Frances Moore Lappé, a noted expert on food issues, wrote “Genetic Roulette unveils a world most of us have never seen. It raises alarming questions about GMOs, and we deserve answers. For all that you love, hear this message and act now.” This film is hard hitting and at times disturbing. That is why we have asked Thom Stahl to attend and answer questions. Tom Stahl, 4th generation Washington State Wheat Farmer, who resides in Brown’s Canyon, Douglas County on the land that his grandfather first homesteaded in 1883, supports Washington State Label GMOs I-522. Thom is also an attorney and very knowledgeable about GMO crops and their economic impact on our farming community.
This forum on GMO crops and foods is the first in a series sponsored by Slow Food Upper Columbia and Meyers Falls Market. Soup, beer or wine will be available before the program.
Ten Reasons to Say No to GMOs by Carlo Petrini
Slow Food’s Position on GMOs
Institute for Responsible Technology GMO Education. At this site is a downloadable non-gmo buying guide
Center for Food Safety
Washington Label it Initiative I-1522
Ten ideas from Gail Nickel-Kailing www.goodfoodworld.com
Get smart – Read as much as you can about the issue. We have listed a number of books of interest on the Good Food World reading list. A Google search will launch you on your way on the Internet. Get to know about the issues on “both sides of the fence.”
Get political – Contact your Congressmen and Senators and tell them how you feel. Let the President know by calling the President Obama Comment line at (202) 456-1111 or fill out the email form here: http://www.whitehouse.gov/contact/
Get active – Comment on all the blogs/facebook pages/websites you can find that are even closely related; and tweet away. Make your voice heard.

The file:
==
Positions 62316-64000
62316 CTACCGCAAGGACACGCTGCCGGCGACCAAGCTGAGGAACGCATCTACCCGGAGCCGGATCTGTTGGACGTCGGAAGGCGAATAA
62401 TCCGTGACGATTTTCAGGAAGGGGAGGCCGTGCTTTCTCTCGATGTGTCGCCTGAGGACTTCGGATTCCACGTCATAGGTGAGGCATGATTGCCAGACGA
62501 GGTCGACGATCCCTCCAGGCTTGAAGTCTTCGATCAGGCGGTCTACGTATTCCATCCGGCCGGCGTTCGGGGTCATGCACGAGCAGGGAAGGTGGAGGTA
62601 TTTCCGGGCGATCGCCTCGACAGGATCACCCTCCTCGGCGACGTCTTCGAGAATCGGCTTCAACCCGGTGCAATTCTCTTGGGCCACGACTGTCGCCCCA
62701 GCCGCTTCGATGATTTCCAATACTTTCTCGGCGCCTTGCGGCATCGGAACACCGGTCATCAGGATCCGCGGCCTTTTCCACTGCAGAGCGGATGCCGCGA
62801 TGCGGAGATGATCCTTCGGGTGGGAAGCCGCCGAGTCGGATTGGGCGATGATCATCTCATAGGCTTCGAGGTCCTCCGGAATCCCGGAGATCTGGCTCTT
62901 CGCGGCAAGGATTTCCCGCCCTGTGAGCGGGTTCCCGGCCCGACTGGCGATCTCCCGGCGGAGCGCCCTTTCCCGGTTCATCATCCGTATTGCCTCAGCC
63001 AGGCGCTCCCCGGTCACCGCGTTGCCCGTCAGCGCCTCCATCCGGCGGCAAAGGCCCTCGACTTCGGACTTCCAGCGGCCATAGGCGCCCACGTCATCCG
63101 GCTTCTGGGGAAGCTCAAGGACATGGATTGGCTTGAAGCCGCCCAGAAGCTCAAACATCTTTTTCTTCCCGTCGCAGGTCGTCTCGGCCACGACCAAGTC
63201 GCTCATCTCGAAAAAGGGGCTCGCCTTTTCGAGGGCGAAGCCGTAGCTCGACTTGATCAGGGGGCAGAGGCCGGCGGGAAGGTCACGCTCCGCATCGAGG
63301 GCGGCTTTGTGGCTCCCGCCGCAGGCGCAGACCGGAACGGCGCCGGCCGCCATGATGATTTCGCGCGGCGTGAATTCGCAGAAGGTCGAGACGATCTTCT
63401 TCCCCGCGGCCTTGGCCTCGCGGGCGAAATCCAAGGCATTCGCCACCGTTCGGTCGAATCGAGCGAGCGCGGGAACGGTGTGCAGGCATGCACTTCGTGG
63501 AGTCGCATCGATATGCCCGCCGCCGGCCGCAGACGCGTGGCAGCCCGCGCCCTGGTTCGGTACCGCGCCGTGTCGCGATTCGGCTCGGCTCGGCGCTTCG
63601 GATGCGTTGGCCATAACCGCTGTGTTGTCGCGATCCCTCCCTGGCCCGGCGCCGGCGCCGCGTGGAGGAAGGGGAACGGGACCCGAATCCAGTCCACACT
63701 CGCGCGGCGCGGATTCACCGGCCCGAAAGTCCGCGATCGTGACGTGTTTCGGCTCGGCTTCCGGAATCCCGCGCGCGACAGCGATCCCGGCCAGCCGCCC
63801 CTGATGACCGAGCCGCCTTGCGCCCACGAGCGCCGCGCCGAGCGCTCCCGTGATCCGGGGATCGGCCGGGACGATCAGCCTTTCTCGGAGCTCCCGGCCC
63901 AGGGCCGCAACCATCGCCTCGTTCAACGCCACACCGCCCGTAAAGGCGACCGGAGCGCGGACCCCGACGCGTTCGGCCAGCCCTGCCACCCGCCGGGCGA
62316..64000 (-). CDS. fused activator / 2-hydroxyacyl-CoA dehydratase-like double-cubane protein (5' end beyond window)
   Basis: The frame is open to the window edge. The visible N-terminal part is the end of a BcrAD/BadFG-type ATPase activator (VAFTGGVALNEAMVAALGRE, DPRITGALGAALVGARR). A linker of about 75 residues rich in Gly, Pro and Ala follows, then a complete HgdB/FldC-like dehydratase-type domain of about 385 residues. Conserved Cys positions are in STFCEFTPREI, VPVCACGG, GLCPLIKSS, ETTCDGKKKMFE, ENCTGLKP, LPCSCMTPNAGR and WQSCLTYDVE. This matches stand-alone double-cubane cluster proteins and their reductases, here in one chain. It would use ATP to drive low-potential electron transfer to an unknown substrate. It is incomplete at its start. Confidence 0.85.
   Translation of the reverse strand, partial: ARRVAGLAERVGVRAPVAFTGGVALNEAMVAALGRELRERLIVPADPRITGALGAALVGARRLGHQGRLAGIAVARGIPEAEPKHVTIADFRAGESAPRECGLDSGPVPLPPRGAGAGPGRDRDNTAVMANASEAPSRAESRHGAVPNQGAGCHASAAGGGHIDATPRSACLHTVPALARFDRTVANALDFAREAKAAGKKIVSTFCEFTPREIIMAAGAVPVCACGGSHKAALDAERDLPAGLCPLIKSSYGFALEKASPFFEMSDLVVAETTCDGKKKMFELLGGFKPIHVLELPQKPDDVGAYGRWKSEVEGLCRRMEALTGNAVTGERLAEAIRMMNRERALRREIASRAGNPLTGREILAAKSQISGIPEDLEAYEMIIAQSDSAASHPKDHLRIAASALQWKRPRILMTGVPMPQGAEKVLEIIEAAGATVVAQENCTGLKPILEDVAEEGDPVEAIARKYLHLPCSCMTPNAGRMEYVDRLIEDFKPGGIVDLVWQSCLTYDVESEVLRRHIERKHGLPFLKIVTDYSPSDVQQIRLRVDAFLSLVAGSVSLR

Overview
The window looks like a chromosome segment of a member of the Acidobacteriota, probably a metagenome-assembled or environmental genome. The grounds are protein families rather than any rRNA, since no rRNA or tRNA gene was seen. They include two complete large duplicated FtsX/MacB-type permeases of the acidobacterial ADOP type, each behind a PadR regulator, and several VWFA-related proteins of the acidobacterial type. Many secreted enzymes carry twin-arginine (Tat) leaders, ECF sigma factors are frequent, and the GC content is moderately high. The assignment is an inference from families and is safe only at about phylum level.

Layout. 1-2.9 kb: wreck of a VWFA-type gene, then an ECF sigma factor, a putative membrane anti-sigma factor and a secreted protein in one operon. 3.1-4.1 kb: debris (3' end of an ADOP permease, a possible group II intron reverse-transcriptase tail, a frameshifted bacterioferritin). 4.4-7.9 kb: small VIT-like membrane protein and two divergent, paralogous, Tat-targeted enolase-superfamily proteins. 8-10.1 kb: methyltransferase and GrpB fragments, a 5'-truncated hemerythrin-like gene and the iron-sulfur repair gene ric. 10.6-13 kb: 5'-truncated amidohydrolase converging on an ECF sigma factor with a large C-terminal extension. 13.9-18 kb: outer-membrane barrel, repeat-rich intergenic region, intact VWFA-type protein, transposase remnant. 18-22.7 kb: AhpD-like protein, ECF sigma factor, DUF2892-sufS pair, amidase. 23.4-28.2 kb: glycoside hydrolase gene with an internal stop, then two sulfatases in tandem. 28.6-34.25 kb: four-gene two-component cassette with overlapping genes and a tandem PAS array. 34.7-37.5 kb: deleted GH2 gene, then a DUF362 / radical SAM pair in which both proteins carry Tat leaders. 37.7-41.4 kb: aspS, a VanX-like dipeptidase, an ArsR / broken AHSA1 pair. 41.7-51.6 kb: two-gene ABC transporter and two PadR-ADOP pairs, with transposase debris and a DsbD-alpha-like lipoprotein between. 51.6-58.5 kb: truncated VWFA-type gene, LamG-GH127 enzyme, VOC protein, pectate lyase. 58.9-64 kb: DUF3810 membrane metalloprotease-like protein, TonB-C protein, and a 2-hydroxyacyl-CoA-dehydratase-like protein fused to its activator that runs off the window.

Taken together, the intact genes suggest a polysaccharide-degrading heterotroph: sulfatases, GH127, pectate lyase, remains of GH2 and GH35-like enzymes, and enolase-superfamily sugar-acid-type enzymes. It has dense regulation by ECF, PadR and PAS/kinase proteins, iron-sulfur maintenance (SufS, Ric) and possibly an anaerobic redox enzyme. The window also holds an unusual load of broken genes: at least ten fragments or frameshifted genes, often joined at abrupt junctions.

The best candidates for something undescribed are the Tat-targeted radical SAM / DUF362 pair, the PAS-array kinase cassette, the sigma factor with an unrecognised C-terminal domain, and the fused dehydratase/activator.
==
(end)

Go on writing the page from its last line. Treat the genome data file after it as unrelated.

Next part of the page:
Get legal – Donate as much as you comfortably can to the Center for Food Safety – those folks are working hard on the legal front. There are several lawsuits in action right now and for a small group they are making a big difference!
Get cooperative – Many food co-ops are certified organic retailers for one or more departments. PCC Natural Markets here in Seattle – the largest consumer-owned food co-op in the country – has just signed on to the Non-GMO Project. The PCC also gives preference to non-GMO products as part of their purchasing policy. Many other food co-ops are developing similar policies.
Get apps – Here are three iPhone/iPad apps that you can use while shopping to select products that are GMO-free:
Non-GMO Project Shopping Guide
True Food – the Center for Food Safety Non-GMO Shopping Guide
Get labeled – The USDA and FDA do not require labels on GMOs or products containing GMOs. Talk to your political representatives and support the Center for Food Safety in their effort to use the legal system to require labeling of GMOs. It worked for BGH in milk. You can now buy conventional milk that does not come from cows treated with bovine growth hormone and is labeled as such.
Get organic – To date, the best way to ensure that you are not consuming GMOs is to buy organic food. The National Organic Program does not allows any GMOs in fresh or processed foods.
Get planting – Grow your own. There are dozens of seed companies across the US that offer organic seeds to farmers and consumers. When you grow your own food – even if it’s just lettuce in a patio pot – you control your own food.
Get together – Find other people who feel the same way you do. Learn more. Teach more. When faced with “insurmountable opportunities,” grab one and get going.